The brushes, as described herein may also be utilized by truck cleaning businesses and more specifically to mobile truck cleaning businesses that move from location to location cleaning one vehicle or a fleet of vehicles at each stop. The brush as presently disclosed would greatly aid these businesses by providing a quick, efficient and inexpensive accessory specifically designed for purposes consistent with their business's goals i.e. meticulously cleaning of a truck. Additionally, the brush of the present disclosure may be utilized in conjunction with an air or water pressure system further improving the cleaning process. Thus, the brush of the present invention is preferably carried on a truck or other vehicle as part of an operation geared towards cleaning fleets of trucks.

The brush as described herein may also be coupled with various cleaning agents, polishes and cleaning accessories in various kits. Specifically, one kit may include the brush of the present invention along with a cleaning agent. Another kit may include the brush, the cleaning agent and a power tool. Additionally, the kits as previously described may include various sponges and other brushes of varying size and shape, specifically designed for cleaning tire rims. These various kits include each of the previously mentioned components in the kit in a single package and are offered for sale in the single package. Providing the brush of the present invention in combination with other tire and tire rim cleaning products and cleaning tools in a single package in kit form advantageously allows consumers and other cleaning businesses to conveniently buy all the products needed to clean tire rims and tires.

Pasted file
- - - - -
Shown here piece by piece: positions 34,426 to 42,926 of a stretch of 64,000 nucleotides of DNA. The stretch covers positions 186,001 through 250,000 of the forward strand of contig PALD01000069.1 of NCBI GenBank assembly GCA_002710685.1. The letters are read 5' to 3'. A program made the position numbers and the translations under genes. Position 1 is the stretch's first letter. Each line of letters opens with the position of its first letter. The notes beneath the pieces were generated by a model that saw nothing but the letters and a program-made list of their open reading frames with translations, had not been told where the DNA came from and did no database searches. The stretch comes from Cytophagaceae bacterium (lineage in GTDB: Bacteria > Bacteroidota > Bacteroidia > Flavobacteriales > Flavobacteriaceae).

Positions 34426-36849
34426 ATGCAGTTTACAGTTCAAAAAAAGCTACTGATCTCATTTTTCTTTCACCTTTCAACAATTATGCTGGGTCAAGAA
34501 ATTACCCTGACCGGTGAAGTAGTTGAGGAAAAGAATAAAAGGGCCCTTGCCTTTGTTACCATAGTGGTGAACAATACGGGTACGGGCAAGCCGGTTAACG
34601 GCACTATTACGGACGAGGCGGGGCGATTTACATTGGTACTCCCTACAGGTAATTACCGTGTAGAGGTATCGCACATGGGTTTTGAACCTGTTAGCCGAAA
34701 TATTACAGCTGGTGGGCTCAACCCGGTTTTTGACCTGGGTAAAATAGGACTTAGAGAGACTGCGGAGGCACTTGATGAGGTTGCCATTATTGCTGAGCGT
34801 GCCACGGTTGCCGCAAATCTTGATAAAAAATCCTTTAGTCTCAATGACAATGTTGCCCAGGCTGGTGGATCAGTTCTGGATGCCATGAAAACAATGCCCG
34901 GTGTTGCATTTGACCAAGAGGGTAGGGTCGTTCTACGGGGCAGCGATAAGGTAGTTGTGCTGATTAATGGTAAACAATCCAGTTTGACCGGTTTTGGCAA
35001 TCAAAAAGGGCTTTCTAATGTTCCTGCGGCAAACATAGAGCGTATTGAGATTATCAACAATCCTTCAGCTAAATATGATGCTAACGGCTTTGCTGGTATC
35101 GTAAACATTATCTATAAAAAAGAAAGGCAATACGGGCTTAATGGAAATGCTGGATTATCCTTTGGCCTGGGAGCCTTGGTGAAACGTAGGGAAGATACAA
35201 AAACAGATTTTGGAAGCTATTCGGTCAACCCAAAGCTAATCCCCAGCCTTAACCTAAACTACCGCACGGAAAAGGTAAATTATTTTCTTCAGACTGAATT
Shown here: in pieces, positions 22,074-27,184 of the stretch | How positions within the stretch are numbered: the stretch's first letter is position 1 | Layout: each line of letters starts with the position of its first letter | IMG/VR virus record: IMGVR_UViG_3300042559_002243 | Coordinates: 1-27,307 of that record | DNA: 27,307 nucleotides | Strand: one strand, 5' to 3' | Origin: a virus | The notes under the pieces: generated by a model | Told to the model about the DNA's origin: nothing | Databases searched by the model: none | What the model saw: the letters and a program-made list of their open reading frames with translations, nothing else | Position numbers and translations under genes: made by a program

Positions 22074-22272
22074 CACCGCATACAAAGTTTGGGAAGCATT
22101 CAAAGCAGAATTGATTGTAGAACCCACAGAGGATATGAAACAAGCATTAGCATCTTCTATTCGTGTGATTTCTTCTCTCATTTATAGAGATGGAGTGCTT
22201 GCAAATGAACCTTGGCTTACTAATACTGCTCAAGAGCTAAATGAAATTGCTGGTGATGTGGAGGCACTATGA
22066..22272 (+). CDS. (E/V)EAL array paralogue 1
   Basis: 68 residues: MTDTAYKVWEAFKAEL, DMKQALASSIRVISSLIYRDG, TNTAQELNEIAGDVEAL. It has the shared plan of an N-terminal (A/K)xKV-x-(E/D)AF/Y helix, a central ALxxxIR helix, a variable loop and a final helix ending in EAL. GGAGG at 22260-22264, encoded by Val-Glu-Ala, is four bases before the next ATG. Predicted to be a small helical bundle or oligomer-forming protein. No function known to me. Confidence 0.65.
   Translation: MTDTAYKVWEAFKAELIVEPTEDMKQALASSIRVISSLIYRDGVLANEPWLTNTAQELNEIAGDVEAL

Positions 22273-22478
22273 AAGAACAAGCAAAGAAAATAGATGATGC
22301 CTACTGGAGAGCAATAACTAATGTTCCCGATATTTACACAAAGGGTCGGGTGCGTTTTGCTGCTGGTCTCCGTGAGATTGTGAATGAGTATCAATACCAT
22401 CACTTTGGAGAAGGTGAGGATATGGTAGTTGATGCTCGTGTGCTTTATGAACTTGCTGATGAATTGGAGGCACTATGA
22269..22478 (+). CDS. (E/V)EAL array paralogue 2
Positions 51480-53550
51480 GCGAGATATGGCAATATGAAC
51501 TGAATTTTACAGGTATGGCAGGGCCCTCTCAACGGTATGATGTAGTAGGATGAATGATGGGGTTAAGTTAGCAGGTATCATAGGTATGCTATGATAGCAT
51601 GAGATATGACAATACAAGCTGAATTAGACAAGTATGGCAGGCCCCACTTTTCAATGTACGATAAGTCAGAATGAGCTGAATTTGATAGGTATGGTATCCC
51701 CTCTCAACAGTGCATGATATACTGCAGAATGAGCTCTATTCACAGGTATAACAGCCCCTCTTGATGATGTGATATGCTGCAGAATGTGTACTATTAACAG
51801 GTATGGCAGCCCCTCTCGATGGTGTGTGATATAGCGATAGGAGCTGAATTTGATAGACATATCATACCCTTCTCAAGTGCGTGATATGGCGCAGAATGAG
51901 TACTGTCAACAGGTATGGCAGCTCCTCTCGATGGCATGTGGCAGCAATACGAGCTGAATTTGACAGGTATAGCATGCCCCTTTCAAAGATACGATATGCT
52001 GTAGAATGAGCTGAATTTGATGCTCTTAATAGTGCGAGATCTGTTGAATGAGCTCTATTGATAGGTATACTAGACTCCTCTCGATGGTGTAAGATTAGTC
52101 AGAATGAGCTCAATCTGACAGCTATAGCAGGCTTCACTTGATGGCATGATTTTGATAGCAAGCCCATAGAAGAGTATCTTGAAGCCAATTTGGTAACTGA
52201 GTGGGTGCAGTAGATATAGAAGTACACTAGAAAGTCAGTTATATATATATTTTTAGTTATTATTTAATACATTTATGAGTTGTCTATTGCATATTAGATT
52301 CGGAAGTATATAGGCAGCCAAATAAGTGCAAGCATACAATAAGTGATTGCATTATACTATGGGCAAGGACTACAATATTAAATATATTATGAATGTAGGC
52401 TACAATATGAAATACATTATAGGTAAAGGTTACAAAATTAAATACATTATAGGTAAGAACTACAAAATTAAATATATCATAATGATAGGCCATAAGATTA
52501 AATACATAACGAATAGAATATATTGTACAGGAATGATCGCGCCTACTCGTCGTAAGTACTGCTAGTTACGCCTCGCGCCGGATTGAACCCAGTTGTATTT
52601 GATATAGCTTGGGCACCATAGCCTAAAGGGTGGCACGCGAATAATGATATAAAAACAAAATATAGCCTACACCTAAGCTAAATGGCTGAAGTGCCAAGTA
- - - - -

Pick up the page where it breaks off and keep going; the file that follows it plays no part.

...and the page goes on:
Furthermore, one or all of the elements included with the kits described above may also be expanded to include various other cleaning accessories. One example of additional accessories may be products designed to clean and polish other elements of the tire such as the tire itself. This includes all tire cleaning products presently available. Thus the present invention contemplates a kit including a brush described herein along with products for cleaning tire rims and additional products for cleaning tires. Although, specific combinations of a kit have been described above, it should be realized that specific examples are only illustrative and various combinations including all the elements detailed or only some of the elements detailed may be included in a specific kit along with the brush of the present invention. Additionally, other products may also be combined with the present inventive brush to form additional kits.

FIG. 7 illustrates one embodiment of the present invention being coupled to a power tool. The brush 10 may be inserted into the power tool and then locked in place with a locking mechanism located on the power tool.

FIGS. 8 & 9 illustrates a preferred method of manufacturing the brush of the present invention. Referring to FIG. 8, there are two stainless steel bars 400 and 402. A plurality of brushes 404 are placed between the bars 400 and 402. In accordance with a preferred embodiment of the present invention, there is a section 406 where the bristles 404 are of higher density. In accordance with known techniques, the bars 400 and 402 are twisted about each other, thereby securing the bristles 404 securely between the bars 400 and 402. This twisting secures the bristles 404 along the length of the bars 400 and 402.